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I think Wheeldon leaving also sends a message to potential dancers for any company Wheeldon might have in the future. Why sacrifice to work with a choreographer who might bail? Think of those dancers who left companies (one left ABT) to work with him and now he's gone.

It also sends a message to potential donors to any institution he is tied with in the future.

I'm sorry, I like a lot of Wheeldon's choreography but it seems to me that this move demonstrates a lack of leadership qualities. His statement is all about how difficult things were for him. Whether they should have been expected or not is besides the point, I think. When you form a company and make your vision central to the endeavor, you need to go down with the ship -- finding some way to either make it work or fold up shop without rancor or embarrassment. To manage a ballet company requires an incredible amount of leadership -- you need all sorts of people to follow you (artists, dancers, donors, politicians, administrators.) Certainly, it reflects poorly on Wheeldon to make makes public statements reflecting an essential unhappiness with what what's been built by those who threw in with him.

If I were on the board of the Royal Ballet I would look askance at his resignation, if the whispers of a hoped-for appointment to the Royal are correct.

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Over this side of the pond there are whispers that he may have been freeing himself up to take on Ms Mason's job when she retires: but that's the cynical Brits for you.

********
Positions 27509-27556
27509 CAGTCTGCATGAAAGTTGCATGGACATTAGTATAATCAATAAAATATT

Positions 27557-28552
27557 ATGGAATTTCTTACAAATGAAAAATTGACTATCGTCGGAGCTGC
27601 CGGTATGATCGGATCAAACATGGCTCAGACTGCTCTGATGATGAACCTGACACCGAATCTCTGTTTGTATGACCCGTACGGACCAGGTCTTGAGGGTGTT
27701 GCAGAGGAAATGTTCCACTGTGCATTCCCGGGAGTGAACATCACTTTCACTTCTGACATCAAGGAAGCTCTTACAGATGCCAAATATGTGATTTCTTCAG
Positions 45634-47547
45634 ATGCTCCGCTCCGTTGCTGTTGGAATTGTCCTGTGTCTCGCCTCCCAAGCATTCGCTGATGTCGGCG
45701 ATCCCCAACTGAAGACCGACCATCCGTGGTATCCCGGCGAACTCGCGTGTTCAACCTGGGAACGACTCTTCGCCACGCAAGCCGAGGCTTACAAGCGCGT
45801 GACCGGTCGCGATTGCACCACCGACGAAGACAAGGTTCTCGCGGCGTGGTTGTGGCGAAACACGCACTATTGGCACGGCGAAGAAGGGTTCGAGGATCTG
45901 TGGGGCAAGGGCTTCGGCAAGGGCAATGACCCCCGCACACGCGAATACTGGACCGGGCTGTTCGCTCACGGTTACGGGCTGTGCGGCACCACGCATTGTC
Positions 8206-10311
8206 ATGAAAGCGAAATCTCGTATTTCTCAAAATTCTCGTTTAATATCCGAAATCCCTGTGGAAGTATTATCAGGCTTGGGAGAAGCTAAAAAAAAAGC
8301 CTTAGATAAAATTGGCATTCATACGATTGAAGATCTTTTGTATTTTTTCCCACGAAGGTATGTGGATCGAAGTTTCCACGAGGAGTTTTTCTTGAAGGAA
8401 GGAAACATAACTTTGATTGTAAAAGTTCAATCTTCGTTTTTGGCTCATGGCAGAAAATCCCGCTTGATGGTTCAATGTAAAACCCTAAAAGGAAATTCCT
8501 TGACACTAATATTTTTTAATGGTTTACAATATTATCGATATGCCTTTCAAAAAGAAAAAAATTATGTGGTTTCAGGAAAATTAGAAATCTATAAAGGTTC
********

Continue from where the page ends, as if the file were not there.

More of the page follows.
If I were on the board of the Royal Ballet I would look askance at his resignation, if the whispers of a hoped-for appointment to the Royal are correct.

Oh God -- let's hope he doesn't go to the Royal! He could barely manage his little boutique company!!

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The other thing too, is there are wonderful dancers he could have hired on a full time basis. Just because they would perhaps not be from NYCB, ABT or The Royal Ballet, that doesn't mean he couldn't have created wonderful works and been successful. Working with dancers you aren't used to working with could also have pushed him as a choreographer. I hope both the company and he continue on a path of creative success!

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The other thing too, is there are wonderful dancers he could have hired on a full time basis. Just because they would perhaps not be from NYCB, ABT or The Royal Ballet, that doesn't mean he couldn't have created wonderful works and been successful. Working with dancers you aren't used to working with could also have pushed him as a choreographer.